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7 Sustainable Brands from the Philippines

The Philippines is ahead of the game when it comes to shopping as social enterprise. These seven sustainable brands will make the perfect statement-piece souvenirs from your next jaunt to Manila. By STEPHANIE ZUBIRI. Photographed by SONNY THAKUR.

Published on Mar 15, 2016

High fashion and high minded: the current creative renaissance in Philippine design is also, in a way, a spiritual one. Rather than just emulating what's hot elsewhere, it takes a hard look at local traditions and revives them in ways that modernize and glamorize their distinct heritage. The result is contemporary covetability in products created out of a true sense of community—or, as designer Budji Layug, Created Director of the Manila Fame Design Show, calls it: Soul Craft. "People are looking not just for good design or manufacturing," he says. "They also want a product that tells a story. A product that has soul."


Arnel Papa

Indigenous Jewelry

History-rich Bulacan, the heart of the Tagalog region just north of Manila, was one of the very first provinces to revolt against Spain. But its expertise in metallurgy and jewelry-making stretches back to pre-colonial times—with anthropological evidence of bracelets and beads from the Stone Age having been unearthed across the country. Bulacan-based accessories designer, Arnel Papa, continues in this tradition with stunning designs that nod to a more primitive era with hammered brass, large stones and natural materials like carabao hooves and bones while still remaining on-trend for our era. With a freestyle creative process, he is inspired by nature to create loose shapes and forms that either can blend seamlessly with a bohemian look or can feel modern and edgy alone when paired with more minimalist clothing. 2F Greenbelt 5, Makati City; +63 2 729 0181.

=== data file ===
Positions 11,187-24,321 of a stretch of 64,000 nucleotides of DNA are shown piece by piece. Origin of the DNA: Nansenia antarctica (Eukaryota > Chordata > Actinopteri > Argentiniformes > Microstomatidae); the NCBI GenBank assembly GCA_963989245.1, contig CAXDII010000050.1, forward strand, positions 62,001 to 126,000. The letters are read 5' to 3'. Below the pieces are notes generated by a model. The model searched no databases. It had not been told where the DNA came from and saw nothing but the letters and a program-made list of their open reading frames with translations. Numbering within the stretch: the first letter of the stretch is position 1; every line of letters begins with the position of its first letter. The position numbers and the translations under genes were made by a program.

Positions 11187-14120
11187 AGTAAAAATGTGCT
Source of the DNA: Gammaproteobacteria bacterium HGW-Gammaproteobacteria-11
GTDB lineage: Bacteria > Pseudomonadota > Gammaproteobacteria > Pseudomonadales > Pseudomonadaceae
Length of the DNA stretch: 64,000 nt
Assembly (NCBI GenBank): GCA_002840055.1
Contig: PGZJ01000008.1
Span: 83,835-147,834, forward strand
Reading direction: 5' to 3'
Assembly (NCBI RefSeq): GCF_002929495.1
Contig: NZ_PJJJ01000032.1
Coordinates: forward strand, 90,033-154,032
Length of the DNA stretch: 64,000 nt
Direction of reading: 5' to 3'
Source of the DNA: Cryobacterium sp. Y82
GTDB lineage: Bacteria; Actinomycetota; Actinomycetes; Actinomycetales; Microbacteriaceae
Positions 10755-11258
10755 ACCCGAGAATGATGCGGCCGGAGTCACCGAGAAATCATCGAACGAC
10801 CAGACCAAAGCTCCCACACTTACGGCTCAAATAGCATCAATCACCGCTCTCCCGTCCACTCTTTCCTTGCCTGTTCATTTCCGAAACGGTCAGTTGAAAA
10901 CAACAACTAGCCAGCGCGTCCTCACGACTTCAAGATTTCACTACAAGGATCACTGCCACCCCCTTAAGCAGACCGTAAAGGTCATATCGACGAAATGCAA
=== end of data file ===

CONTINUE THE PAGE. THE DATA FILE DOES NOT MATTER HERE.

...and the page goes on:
Filip + Inna

Socially Conscious Shorts

Gorgeous ethnic motifs and old techniques mesh with vibrant colors and modern shapes in Filip + Inna's skirts, dresses, tunics and shorts; it's a staple brand for those wanting to make a statement. Founder Lenora Cabili travels the archipelago in search of communities and artisans with whom she can work and whose lives she can improve: "my mission is to create while also reviving," she says. In the vein of the farm-to-table food movement, Filip + Inna has been a pioneer in fashion here, taking a proudly local product straight from the hands of its maker and into the wardrobes of the stylish set. "Living in the tropics, shorts are a must, but little did we know that this design was going to be our best selling style," Cabili says of her Biti and Pilar shorts. "It has found its way to Capri, Positano, Nantucket, Palm Beach and the Bahamas." Now no one can argue when you say showing off your legs is a public service.